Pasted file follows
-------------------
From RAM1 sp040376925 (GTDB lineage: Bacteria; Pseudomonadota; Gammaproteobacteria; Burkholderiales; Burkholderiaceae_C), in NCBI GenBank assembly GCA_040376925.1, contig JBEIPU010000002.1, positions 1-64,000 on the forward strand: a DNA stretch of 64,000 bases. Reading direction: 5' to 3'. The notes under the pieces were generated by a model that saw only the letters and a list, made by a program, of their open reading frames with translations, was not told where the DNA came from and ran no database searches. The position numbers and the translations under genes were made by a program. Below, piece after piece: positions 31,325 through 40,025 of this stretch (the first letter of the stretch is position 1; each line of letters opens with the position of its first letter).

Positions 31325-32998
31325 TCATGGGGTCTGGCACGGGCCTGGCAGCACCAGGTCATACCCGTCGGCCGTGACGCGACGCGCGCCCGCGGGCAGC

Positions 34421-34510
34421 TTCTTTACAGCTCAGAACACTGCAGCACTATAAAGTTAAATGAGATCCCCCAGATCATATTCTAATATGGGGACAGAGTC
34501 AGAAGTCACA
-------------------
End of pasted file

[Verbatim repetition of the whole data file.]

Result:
From RAM1 sp040376925 (GTDB lineage: Bacteria; Pseudomonadota; Gammaproteobacteria; Burkholderiales; Burkholderiaceae_C), in NCBI GenBank assembly GCA_040376925.1, contig JBEIPU010000002.1, positions 1-64,000 on the forward strand: a DNA stretch of 64,000 bases. Reading direction: 5' to 3'. The notes under the pieces were generated by a model that saw only the letters and a list, made by a program, of their open reading frames with translations, was not told where the DNA came from and ran no database searches. The position numbers and the translations under genes were made by a program. Below, piece after piece: positions 31,325 through 40,025 of this stretch (the first letter of the stretch is position 1; each line of letters opens with the position of its first letter).

Positions 31325-32998
31325 TCATGGGGTCTGGCACGGGCCTGGCAGCACCAGGTCATACCCGTCGGCCGTGACGCGACGCGCGCCCGCGGGCAGC

Positions 34421-34510
34421 TTCTTTACAGCTCAGAACACTGCAGCACTATAAAGTTAAATGAGATCCCCCAGATCATATTCTAATATGGGGACAGAGTC
34501 AGAAGTCACA